Thursday, September 26
Melting Ice, Rising Seas, Shifting Shorelines:
The New Reality
John Englander, author, High Tide on Main Street: Rising Sea Level and the Coming Coastal Crisis
*Book signing to follow
Experts say the sea is rising. What will this mean for those of us on the coast? Author John Englander paints a compelling picture that we have now entered an era where sea level rise, is combing with new storm patterns for an unprecedented assault on our shorelines. With prophetic timing his book, High Tide on Main Street: Rising Sea Level and the Coming Coastal Crisis, was published one week before Hurricane Sandy and describes a super storm hitting Atlantic City and New York. Englander has a fresh perspective that is based on rock-solid geology yet is stunning and entertaining. Discover what “intelligent adaption” steps can take be taken to protect assets now and for future generations. Watch the recorded lecture.
Thursday, October 10
Sea Ice, Climate and Observational Mathematics
MIT Lorenz Center Lecture
Professor John Wettlaufer, A.M. Bateman Professor of Applied Mathematics, Geophysics and Physics, Yale University and Professor of Applicable Mathematics, Oxford University
The New England Aquarium is pleased to welcome the Lorenz Center’s 3rd Annual John Carlson Lecture to the Simons IMAX Theatre. Understanding and predicting global climate change may be one of the most complex scientific challenges we face today. MIT recently launched the Lorenz Center, a new climate think tank devoted to fundamental inquiry. By emphasizing curiosity-driven research, the center fosters creative approaches to learning how climate works. To better understand this intricate system, we seek theories that predict observations regionally and globally, from human to geologic time scales. But what are the relevant observations? And how do we construct useful and realistic theories?
This year’s lecturer, John Wettlaufer, has grappled with these questions by creating a mathematical observatory and focusing its telescopes on Arctic ice and climate. He is one of the world's leading authorities on the physics of ice and its role in climate. Watch the recorded Google+ Hangout.
Thursday, October 24
A Changing Antarctica: Studies from the Field
Harborside Learning Lab
Johanna Blasi, Visitor Education manager, New England Aquarium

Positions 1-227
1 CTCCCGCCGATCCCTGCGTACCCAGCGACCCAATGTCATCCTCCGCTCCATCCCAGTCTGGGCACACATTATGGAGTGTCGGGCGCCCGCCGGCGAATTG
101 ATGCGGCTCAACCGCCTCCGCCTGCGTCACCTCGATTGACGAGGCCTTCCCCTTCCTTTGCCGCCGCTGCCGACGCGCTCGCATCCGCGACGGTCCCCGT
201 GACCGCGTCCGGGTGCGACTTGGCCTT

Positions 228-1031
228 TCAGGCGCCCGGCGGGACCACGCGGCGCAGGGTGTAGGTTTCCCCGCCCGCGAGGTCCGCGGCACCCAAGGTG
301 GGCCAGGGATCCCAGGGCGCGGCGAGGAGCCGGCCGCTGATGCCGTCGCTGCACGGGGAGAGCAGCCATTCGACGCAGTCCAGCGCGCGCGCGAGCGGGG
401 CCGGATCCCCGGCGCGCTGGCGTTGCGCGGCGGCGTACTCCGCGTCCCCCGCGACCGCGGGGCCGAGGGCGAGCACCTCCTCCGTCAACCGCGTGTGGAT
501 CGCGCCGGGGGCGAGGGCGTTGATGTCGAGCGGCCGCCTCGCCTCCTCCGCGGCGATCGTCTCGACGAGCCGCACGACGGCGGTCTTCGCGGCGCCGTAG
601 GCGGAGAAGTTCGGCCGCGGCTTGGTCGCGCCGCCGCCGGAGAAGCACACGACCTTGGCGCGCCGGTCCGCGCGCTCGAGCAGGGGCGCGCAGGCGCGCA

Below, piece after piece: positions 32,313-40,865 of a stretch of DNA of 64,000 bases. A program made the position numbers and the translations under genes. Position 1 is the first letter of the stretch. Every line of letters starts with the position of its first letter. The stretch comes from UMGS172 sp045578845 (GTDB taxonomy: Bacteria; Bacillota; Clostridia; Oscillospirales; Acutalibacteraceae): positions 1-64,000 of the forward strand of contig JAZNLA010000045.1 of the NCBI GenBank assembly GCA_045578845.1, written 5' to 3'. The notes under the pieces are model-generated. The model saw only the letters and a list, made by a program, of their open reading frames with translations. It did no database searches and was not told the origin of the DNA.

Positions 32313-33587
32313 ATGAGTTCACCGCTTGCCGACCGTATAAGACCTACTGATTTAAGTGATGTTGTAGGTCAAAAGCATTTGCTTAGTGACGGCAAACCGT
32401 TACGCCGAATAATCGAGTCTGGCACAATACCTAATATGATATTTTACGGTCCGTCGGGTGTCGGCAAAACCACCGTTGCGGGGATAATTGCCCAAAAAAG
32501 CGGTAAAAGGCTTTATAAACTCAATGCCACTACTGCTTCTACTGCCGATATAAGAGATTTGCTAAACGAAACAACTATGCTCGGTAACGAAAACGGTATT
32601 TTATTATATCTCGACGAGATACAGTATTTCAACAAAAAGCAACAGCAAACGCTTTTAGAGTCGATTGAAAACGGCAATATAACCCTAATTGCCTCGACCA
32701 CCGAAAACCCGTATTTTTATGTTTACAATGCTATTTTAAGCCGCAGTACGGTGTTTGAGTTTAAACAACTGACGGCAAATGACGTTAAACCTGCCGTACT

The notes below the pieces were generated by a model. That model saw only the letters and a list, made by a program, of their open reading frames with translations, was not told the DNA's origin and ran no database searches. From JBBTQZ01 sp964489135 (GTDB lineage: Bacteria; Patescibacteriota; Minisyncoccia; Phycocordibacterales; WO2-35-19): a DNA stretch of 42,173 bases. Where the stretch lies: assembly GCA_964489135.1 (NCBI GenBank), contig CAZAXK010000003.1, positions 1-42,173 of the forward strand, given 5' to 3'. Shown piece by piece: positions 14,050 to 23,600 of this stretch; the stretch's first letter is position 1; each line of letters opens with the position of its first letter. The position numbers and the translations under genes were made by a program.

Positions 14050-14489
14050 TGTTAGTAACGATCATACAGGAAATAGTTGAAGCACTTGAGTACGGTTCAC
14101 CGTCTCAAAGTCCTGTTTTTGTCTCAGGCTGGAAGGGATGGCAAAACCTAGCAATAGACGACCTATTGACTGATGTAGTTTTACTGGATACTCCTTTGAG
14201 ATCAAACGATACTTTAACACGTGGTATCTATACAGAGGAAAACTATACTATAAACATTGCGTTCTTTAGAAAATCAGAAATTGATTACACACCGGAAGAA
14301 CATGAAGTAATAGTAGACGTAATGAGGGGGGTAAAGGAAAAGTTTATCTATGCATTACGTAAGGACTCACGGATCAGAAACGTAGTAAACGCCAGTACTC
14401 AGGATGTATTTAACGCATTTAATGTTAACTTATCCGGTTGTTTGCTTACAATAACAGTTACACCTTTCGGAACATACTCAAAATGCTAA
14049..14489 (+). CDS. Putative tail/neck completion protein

Ecosystems run on a delicate balance with organisms relying on others for survival. In Antarctica, microbes help transform nutrients, phytoplankton feed krill and krill feed penguins and whales. As temperatures rise rapidly over the Western Antarctic Peninsula, the interactions and connections among these organisms is changing. Palmer Long Term Ecological Research (LTER) scientists are working to determine how this change in climate will alter these connections. Aboard the R/V Laurence M. Gould, Johanna Blasi worked with a team from Rutgers University utilizing cutting-edge technology to study phytoplankton composition and abundance along nutrient-rich deep sea canyons. As primary producers, phytoplankton anchors the Antarctic food and figuring out changes in phytoplankton dynamics will help scientists determine the future of this icy continent. Watch the recorded lecture.
Saturday, October 26
11:00 a.m. – 1:00 p.m.
Harborside Learning Lab
Followed by a lunch reception
Ocean Stewardship Showcase: Boston Harbor
Alison Nolan, Boston Harbor Cruises
Elisabeth Colby, Boston harbor Islands
live blue™ Ambassadors, New England Aquarium
To preserve and protect a resource like Boston Harbor, it takes a lot of people. Join us for a special lecture event featuring a few of the many businesses, non-profits and teens making a difference every day. We’ll start with a look to the past and present state of Boston Harbor with Elisabeth Colby, Education Program Coordinator and Technician of the Boston Harbor Islands. Then participants in the New England Aquarium’s live blue™ Ambassadors program, a service learning program for youth, will present on various projects they have been involved in around Boston Harbor. This stellar group of teens will present on their efforts to restore the native species and habitats of the Boston Harbor. During the summer this group of teens took part in clam seeding, eel grass plantings and a water quality cruise to look at the health of the harbor and the human influences affecting this important urban waterway. We’ll finish with Alison Nolan, Principal and General Manager of Boston Harbor Cruises. A family owned business since 1926, BHC sees conservation and stewardship as an important part of their daily mission. Watch the recorded lecture.
Tuesday, October 29
Ocean Frontiers 2: A New England Story
for Sustaining the Sea
Karen Meyer, filmmaker, Green Fire Productions
Q & A session to follow the film, program will last approximately two hours, from 7:00 p.m to 9:00 p.m.
How do we meet our ever-expanding demands on the ocean, without destroying it? The answer is explored in an exciting new film from Green Fire Productions, Ocean Frontiers 2: A New England Story for Sustaining the Sea. Join the New England Aquarium in welcoming the filmmakers for the premiere of Ocean Frontiers 2, an inspiring story of citizens coming together for the sake of their sea.